Saturday, July 28, 2012

Echizen Washi no Sato Paper Village ★ 越前和紙の里

Though my trip this time was supposed to be Kansai, I decided to head over to Fukui (a prefecture in Hokuriku) for two days, as I really liked Hokuriku after visiting Kanazawa and Toyama last year, but didn't get to go to Fukui. So right after landing in KIX, I took a train from Osaka to Takefu, where the Echizen Washi no Sato Paper Village is located ♥ 

Washi (和紙) is Japanese paper. Unlike your regular A4 bond paper, washi is made entirely by hand. There's a certain beauty and elegance to it, the fibers, texture and visible layers I love washi, so I just had to go to Washi no Sato while Fukui. It produces about 30% of Japan's washi output. Above are items I brought back as souvenirs, I'd never seen so much pretty paper before!

Pretty hydrangeas in bloom! As I just came from the airport, I was lugging my luggage around with me as I went around, as Takefu station did not have lockers big enough for luggage.

Washi no Sato street.
There were hardly any people around, so it was nice to stroll along the street.

First stop, the Paper Culture Museum. Here you can buy a ticket for 200yen, which covers entry into this museum as well as the Udatsu Paper Workshop.

First thing I saw in the museum, a piece made up entirely of folded cranes.

Some fukinagashi for Tanabata Festival.

At the back of the first level of the museum, there's a room filled with sheets and sheets of all kinds of washi hanging! It's really pretty, and you can see the different types, colors and textures for different uses. Mind you, these sheets are huge! They were at least 1m x 1m. The room was filled with rows and rows of them hanging for you to browse through.

Also in the room were other beautiful items crafted entirely with washi ♥

Beautiful balls of flower, made with washi ♥

Another washi fukinagashi ♥
The violet flowers are so pretty!

Going up to the second level, you pass by this amazing mosaic as you go up the steps.
At first I though it was a stained glass window.

Turns out it's actually pieces and pieces of washi squares pasted on the window! ♥

A lamp covered with washi.

This is the Udatsu Paper Workshop. I didn't take pictures inside, but here you can observe the craftsmen make large sheets of washi. The kind sirs explained and demonstrated how the kozo (plant to make the pulp) is gathered, cleansed, stripped, beaten, mixed with neri (a slimy liquid from the root of a tororoaoi plant), screened/shaken and etc until you get a sheet. The sheets are then stacked on top of another with a string between them (for easy separation of the sheets later). The large sheets are laid on flat wooden boards, smoothed out to ensure that the paper is uniform, then left to dry outside. After drying, it becomes a whole large (1m x 1m) sheet of paper. It takes a lot of physical strength!!!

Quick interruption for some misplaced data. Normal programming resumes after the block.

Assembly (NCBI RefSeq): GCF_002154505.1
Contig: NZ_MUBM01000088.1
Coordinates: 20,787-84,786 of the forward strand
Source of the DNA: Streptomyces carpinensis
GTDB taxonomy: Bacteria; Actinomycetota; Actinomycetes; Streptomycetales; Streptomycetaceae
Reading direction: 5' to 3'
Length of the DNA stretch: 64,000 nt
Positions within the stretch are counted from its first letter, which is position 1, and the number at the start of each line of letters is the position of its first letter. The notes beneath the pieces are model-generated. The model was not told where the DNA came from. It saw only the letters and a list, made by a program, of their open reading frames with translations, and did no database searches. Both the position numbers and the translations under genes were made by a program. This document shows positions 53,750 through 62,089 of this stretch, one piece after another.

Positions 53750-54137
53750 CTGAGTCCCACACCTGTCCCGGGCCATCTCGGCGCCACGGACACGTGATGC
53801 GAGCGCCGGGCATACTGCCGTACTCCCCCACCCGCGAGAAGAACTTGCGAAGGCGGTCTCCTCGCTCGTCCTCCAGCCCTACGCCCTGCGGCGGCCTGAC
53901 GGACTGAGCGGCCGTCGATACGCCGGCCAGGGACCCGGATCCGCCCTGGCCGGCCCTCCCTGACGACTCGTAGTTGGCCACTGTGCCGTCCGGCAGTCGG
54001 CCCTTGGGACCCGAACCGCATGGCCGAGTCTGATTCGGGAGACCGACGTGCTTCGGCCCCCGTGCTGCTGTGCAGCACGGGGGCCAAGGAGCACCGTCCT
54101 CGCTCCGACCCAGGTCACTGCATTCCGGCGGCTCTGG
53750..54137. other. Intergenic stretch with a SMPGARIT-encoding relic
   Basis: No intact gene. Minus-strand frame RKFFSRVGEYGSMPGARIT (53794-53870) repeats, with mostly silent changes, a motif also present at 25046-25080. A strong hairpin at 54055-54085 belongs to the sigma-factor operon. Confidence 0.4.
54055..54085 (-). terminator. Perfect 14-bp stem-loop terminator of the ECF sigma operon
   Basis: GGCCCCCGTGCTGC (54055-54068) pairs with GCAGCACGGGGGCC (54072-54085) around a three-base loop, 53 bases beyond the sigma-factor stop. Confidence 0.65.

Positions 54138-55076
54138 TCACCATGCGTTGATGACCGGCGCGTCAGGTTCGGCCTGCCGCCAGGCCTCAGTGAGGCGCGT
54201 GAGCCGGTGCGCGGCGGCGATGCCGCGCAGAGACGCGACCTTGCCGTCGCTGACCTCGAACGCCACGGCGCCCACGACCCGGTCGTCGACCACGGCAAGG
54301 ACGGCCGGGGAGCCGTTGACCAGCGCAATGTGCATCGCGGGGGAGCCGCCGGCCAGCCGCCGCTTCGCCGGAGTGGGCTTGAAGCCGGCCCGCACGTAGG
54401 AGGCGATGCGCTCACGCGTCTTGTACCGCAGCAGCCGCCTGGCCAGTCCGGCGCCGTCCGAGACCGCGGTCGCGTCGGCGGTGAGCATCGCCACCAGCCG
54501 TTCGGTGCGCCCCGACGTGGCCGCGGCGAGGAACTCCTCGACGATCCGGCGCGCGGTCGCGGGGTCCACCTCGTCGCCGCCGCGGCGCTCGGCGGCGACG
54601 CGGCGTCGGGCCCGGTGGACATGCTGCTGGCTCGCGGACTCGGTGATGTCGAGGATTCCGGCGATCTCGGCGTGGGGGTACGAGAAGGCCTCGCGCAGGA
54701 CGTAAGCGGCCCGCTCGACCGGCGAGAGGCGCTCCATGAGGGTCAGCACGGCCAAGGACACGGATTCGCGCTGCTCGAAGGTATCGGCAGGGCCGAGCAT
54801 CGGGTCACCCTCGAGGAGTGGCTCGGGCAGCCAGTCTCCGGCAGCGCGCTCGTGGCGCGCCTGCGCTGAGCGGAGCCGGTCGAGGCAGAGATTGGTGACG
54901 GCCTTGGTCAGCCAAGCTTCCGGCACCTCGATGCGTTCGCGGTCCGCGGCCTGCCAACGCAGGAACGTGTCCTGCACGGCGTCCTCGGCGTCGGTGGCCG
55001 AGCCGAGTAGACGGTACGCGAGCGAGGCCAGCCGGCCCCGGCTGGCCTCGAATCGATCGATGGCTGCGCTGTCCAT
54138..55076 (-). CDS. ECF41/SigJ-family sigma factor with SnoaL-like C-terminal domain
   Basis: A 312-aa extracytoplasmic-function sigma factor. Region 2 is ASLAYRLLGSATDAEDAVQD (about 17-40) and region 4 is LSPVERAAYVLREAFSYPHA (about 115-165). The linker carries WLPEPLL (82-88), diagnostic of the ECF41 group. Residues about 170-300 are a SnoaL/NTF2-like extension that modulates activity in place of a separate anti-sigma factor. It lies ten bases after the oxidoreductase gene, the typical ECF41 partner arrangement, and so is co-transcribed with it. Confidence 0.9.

After that was the Papyrus House.

Here, you can experience making your own washi items!

Dried flower decorations to decorate your creations.

I chose to make the set of 6 coasters.
You layer the pulp on the screen, add floral decorations, add more layers of pulp, add coloring/gold flecks, then wait for it to dry. It's really fun! ♥

These were the dyes for coloring the paper.

You could choose to make a variety of items, including envelopes, name cards, postcards, etc.
Prices vary depending on what you make. These were sample envelopes.

This is a larger sheet of paper.

Postcards and a mini fan.

Instructions for experiencing paper-making.
Pick what you want to make, tell the staff, do it, wait 10 minutes to dry.
These items are small, so there's a vacuum machine to suck out the water from the screen.

Back in the lobby, more paper creations ♥

There's also a shop where you can buy washi goods like wrapping papers, letter writing materials, envelopes, notebooks, shopping bags, fans, lamp shades, etc in all sorts of pretty designs!

The whole little corner is filled with beautiful washi!

Some washi postcards I bought.

Cute little panda envelopes!

Writing pads.

Smaller writing pads.
These are designed to be written on vertically (Japanese/Chinese style of right to left, top to bottom). I think it looks weird trying to write horizontally ^^ Though you could if you don't mind.

Letter sets.

A mini board to hang on your wall. Made entirely out of washi ♥

Also featured in the lobby were larger works of art made entirely from bits of washi.
Pretty hydrangea blossoms!

Tree with tiny flowers blooming.

Close up.

Mountains and trees.

After you finish making your item, they'll wrap it up nicely in an envelope/file!
It says "The washi I made!"

Continuing my fascination for the pretty manhole covers, the one here featured a guy dipping the screen in the pulp mixture to make a sheet of washi!

The street has a little stream and is lined with greenery.

Koi in the pond.

To get to Echizen Washi no Sato, take a train to JR Takefu Station.
Exit and turn right toward the bus stop.

That little shelter thing is where you board buses. Take bus 16 heading toward Akasaka. It's approximately a 30min bus ride. Buses are infrequent, and the ones heading to Washi no Sato that get you in time for opening hours depart at approximately 09:21, 11:21, 12:21 and 13:21. Miss the 13:21 one and the next one's at 16:11, but by the time you reach the village everything's closed.

Buses depart Washi no Sato (heading for Takefu station) at 11:47, 12:47, 13:47 and 16:37. Miss the 16:37 one and the next one's at 18:05.

The Paper Museum, Udatsu Workshop and Papyrus House are open from 09:00~16:00. They're closed on Tuesdays and New Year period (28 Dec ~ 4 Jan).


  1. All the papercrafts are absolutely beautiful

  2. such a lovely place. i'm sure you really have fun there :)
    check out my blog and follow me if you like ♥
    I'll follow you ♥

  3. The paper looks amazing! =]
    Would love to try making some someday